LISBON (Reuters) – Portugal’s Novo Banco said its lawyers were studying a ruling by a Lisbon court that Venezuela claims unblocks around $1.5 billion in Venezuelan state assets being held by the bank.
Venezuela’s government has decried sanctions imposed by the United States that have led to banks freezing the country’s assets overseas, as well as international support for the opposition, arguing they have “stolen” Venezuelan resources.
Information Minister Freddy Nanez announced on Wednesday the country had won a key court battle, allowing the release of the frozen funds held in Portugal.
In a response to questions from Reuters, Novo Banco said the Lisbon District Court of Justice had ruled in response to the lender’s request to “clarify existing doubts about the legal representation of Venezuelan public entities”.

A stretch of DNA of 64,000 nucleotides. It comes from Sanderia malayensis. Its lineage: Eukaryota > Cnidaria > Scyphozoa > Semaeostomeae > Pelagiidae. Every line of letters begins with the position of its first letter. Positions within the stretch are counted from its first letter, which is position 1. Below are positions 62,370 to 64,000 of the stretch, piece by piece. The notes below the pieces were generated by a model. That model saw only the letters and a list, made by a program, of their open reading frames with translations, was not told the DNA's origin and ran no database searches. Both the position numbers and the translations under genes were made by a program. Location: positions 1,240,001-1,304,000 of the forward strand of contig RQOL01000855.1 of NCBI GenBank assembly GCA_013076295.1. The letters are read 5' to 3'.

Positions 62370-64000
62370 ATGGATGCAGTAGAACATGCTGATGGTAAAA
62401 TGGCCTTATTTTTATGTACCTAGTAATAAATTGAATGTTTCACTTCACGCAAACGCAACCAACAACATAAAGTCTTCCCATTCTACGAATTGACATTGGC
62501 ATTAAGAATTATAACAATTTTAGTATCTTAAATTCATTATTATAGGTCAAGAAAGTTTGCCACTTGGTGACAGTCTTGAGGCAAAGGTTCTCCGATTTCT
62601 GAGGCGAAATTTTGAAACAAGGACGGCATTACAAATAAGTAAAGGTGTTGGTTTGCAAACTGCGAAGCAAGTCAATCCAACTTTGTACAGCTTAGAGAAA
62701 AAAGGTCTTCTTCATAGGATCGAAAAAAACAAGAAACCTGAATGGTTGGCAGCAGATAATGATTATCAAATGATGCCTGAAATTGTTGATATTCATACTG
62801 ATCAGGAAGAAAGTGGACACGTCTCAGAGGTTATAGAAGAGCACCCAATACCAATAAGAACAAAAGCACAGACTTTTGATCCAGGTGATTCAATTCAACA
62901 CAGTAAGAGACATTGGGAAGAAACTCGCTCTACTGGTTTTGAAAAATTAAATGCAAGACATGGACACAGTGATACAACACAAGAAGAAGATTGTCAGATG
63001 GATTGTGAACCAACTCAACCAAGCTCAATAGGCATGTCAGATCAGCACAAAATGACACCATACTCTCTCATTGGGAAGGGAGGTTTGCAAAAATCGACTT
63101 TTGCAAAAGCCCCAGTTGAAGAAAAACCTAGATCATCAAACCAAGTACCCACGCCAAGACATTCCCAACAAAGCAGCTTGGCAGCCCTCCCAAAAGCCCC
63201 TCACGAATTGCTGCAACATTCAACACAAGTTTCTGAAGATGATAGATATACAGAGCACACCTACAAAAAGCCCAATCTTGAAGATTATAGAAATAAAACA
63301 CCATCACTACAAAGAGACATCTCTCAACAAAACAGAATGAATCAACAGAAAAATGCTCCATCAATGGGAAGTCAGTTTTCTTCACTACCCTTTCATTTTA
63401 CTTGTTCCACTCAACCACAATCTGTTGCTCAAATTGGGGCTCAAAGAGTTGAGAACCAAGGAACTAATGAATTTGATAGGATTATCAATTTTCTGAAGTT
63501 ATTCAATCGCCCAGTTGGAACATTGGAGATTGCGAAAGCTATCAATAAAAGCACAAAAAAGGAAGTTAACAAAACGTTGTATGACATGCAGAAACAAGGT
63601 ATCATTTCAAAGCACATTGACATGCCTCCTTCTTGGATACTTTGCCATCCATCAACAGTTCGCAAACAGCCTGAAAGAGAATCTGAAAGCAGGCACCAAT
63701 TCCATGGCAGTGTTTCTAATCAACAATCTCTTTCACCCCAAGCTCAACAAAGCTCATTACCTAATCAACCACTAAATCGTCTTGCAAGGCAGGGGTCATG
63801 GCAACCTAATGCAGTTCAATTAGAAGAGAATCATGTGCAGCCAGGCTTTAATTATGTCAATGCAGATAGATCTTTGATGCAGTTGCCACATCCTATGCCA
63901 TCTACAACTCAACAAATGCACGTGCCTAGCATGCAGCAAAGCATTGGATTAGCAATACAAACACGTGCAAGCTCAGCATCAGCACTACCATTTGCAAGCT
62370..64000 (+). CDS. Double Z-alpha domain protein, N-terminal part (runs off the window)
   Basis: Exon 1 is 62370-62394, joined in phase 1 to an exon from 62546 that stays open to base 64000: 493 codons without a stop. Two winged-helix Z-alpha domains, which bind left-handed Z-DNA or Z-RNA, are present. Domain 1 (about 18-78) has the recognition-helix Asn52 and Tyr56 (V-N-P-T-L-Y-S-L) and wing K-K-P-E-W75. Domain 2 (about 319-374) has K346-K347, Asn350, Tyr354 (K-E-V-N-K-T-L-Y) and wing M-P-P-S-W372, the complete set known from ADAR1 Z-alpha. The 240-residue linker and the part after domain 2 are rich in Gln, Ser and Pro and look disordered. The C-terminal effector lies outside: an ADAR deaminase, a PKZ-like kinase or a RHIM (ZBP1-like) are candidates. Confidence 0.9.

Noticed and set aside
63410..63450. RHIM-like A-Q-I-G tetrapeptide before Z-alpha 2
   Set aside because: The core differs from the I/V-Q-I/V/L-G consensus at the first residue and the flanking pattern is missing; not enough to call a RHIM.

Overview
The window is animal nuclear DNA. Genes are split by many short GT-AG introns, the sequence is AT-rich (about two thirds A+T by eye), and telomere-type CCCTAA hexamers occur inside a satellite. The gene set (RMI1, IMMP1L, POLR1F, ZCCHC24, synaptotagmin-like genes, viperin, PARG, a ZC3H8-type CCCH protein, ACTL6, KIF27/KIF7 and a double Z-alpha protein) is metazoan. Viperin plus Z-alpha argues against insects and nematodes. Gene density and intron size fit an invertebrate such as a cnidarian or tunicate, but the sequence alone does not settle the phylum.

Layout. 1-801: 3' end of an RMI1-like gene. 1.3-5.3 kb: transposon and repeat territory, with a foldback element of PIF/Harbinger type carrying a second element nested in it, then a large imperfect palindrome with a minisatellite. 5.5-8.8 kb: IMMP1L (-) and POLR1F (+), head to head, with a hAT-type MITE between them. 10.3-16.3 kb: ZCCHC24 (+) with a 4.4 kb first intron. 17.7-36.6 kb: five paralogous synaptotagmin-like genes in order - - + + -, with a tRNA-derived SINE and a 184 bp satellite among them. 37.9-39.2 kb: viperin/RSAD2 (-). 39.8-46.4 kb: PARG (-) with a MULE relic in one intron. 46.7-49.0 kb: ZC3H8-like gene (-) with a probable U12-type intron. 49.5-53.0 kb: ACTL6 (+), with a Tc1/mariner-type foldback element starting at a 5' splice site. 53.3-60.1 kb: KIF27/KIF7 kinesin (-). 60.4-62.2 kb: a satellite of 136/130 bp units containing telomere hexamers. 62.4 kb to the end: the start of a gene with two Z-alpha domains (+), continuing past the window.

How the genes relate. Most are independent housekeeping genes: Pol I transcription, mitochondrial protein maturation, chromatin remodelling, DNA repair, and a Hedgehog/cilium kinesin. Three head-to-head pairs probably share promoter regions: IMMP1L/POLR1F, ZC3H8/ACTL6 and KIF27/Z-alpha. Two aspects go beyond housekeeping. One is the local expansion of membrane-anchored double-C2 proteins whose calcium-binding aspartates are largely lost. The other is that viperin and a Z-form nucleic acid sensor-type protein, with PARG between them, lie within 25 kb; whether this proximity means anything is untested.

Asked whether it planned to appeal or transfer the money to Venezuela, it replied that “Novo Banco and its lawyers are analysing the practical effects of the ruling”, without providing further details. It said any transfer of the funds, which are held in an escrow account, would not affect the bank’s capital ratios.
In November, Nicolas Maduro’s ruling Socialists and the opposition reached an agreement to create a fund using the frozen money to back health, education and other services. The $1.5 billion tied up in the Novo Banco account was meant to kick off the fund.
Novo Banco is 75% owned by U.S. private equity fund Lone Star.
The Lisbon court has not replied to a Reuters request for comment nor would it provide a copy of the ruling.
Since taking office, U.S. President Joe Biden has eased some sanctions on Venezuela – many imposed by his predecessor Donald Trump in a “maximum pressure” campaign – to encourage dialogue. But negotiations have stalled again.
The United States says it will ease sanctions on the OPEC nation only in return for concrete steps toward free elections there.